However, multiple factors like stricter norms due to the Covid-19 pandemic, unavailability of donors, restriction on mobility in lockdown, and the fear of Covid among living donors and the patients, have also played a role in the delayed transplantation that eventually led to the deaths.

No accidents, no organs for transplantation

The doctors said that the primary reason behind the extended wait was the unavailability of organs. The live donors and the patients were hesitant to undergo transplant surgery due to the Covid scare. Meanwhile, the patients who did not have living donors, but needed surgery immediately, were unable to find deceased donors in the lockdown period.

“The majority of the deceased donors come from cases of road accidents. Since vehicles were not plying on the roads during the lockdown, it prevented accident deaths, leading to a huge scarcity of organs for critically-ill patients,” said Harish Manian, CEO of MGM Hospital in Chennai.

Manian also agreed with Dhir that the waitlist mortality was nearly thrice than the pre-lockdown period. “We do not have any exact figures since it is not published anywhere. However, observing the trend, this estimate does not seem like an exaggeration,” he added.

Unreachability to transplantation centres

Pradeep Joshi, who was GI and liver transplant surgeon at the King George Medical College (KGMC) in Lucknow, said that many patients, especially in small towns, would have suffered as they could not have accessed the transplantation centers during the lockdown as they are based in metro and bigger cities.

“The need for transplant is an indication that the patient is at the end-stage. The survival in this condition is up to 6 months, and such terminally-ill patients, who needed transplantation during the lockdown, were unable to get it due to restriction on mobility. Not everyone could afford an air ambulance,” he said.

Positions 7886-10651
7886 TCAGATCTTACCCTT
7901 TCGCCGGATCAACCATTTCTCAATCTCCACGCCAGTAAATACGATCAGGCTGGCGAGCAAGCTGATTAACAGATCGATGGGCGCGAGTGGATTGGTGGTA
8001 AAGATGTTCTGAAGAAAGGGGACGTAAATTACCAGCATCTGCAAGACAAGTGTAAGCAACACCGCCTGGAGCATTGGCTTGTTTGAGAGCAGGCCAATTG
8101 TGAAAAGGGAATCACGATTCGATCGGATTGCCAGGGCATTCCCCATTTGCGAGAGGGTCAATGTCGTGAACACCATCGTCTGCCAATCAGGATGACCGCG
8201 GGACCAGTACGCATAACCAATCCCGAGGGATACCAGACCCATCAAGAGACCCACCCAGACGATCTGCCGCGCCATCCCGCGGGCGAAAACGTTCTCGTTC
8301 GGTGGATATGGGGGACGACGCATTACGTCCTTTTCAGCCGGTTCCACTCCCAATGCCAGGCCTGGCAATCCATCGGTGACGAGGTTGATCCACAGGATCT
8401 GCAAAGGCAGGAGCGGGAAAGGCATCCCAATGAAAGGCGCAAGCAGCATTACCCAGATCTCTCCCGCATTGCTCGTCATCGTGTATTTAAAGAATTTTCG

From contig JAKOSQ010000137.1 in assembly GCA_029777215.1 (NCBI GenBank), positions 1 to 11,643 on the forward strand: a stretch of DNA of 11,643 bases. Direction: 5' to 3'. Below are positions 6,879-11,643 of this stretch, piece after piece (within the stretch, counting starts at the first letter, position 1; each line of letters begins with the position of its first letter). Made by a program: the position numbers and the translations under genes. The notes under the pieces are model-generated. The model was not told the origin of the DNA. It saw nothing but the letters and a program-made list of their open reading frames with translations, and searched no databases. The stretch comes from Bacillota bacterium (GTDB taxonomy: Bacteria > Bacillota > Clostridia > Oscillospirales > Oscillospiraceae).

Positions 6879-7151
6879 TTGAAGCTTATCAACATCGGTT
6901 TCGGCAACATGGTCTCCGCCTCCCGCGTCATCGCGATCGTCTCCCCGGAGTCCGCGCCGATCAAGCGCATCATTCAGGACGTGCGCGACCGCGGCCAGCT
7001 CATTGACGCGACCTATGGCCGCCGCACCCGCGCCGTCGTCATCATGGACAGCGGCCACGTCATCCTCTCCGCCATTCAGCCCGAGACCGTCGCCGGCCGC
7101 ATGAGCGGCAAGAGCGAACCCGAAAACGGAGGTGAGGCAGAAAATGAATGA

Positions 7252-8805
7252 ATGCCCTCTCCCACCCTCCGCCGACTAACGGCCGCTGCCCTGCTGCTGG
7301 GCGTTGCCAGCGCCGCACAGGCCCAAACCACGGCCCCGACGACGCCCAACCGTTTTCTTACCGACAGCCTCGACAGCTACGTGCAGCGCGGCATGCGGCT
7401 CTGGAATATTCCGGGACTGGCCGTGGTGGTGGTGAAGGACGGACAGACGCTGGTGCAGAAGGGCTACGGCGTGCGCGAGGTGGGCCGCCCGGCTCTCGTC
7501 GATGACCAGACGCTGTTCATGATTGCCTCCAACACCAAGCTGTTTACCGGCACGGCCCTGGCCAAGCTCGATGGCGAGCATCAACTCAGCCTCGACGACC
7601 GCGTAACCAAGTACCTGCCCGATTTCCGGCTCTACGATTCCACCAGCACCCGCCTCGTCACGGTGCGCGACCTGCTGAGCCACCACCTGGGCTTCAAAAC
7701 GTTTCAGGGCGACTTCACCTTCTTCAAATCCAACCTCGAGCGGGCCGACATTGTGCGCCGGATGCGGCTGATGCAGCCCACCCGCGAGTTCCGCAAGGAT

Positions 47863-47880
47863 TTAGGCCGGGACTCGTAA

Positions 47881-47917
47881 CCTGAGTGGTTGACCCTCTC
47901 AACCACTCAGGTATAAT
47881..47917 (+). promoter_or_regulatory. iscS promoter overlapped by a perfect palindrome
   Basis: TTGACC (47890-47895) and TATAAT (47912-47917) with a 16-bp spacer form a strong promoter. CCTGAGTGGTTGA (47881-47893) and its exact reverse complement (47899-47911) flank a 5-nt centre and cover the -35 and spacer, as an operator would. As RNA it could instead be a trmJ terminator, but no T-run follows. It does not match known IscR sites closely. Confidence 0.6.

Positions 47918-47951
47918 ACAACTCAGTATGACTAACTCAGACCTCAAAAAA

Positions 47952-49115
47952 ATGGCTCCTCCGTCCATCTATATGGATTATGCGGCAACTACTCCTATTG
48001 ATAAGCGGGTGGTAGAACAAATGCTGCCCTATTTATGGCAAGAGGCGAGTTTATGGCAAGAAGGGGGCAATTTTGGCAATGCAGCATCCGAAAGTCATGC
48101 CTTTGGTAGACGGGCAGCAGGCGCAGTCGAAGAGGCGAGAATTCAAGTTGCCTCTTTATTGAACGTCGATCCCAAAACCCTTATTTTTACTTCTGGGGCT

Stricter norms after the onset of Covid

Apart from immobility and scarcity of donors, another factor that contributed to the waitlist mortality was stricter norms in organ transplantation enforced in view of Covid-19. The doctors opined that these norms had led to a substantial drop in deceased organ donation and transplantation.

As per the latest guidelines, the donor, the recipient, and the close relatives of both have to obtain negative status in the Covid-19 test, before the transplantation process.

Time is the key in transplantation surgery, said Manian.

“The latest norms have extended the whole process of organ transplantation. Earlier, the whole process used to be finished within 24 hours. Now, the documentation alone takes 24 hours. Then allocation and retrieval time and wait for the Covid-19 tests adds an extra 24 hours. Now, the complete process takes around 48 hours or more. It becomes detrimental for the patient and has led to deaths as well,” he said.

Dhir said that waiting for RT-PCR tests for Covid-19 becomes life-threatening for the patients.

“The interval between requesting the family of the deceased donor and procuring the organs already takes much time. Plus sometimes, the hemodynamic stability of the patient is so small that we cannot wait for RT-PCR reports which generally take a long time to arrive,” he said.

However, Dhir and Manian added that the process is mandatory to follow as it ensures the safety of the patient, as if a patient contracts the virus, his or her survival chances decrease by 90 per cent.

Asymptomatic donors pose a significant threat

The doctors also said that the asymptomatic donors are another hurdle in the organ transplantation.

“The RT-PCR test’s false negativity is assumed to be 30 per cent, and that is why the transplants went down substantially in April and May as there was extreme concern about the living donor’s COVID status. If the donor is an asymptomatic carrier and we somehow miss it, the patient would suffer from a lung infection, and it would be difficult for him to survive,” said P.N. Gupta, Head of Nephrology and Kidney Transplant, Paras Hospital in Gurugram.

Despite all this, the experts agreed that the government should step in to facilitate the organ donation service.

Prof Subhash Gupta, Chairman of Centre for Liver and Biliary Sciences, said that the government should step forward and roll out schemes to increase organ donation.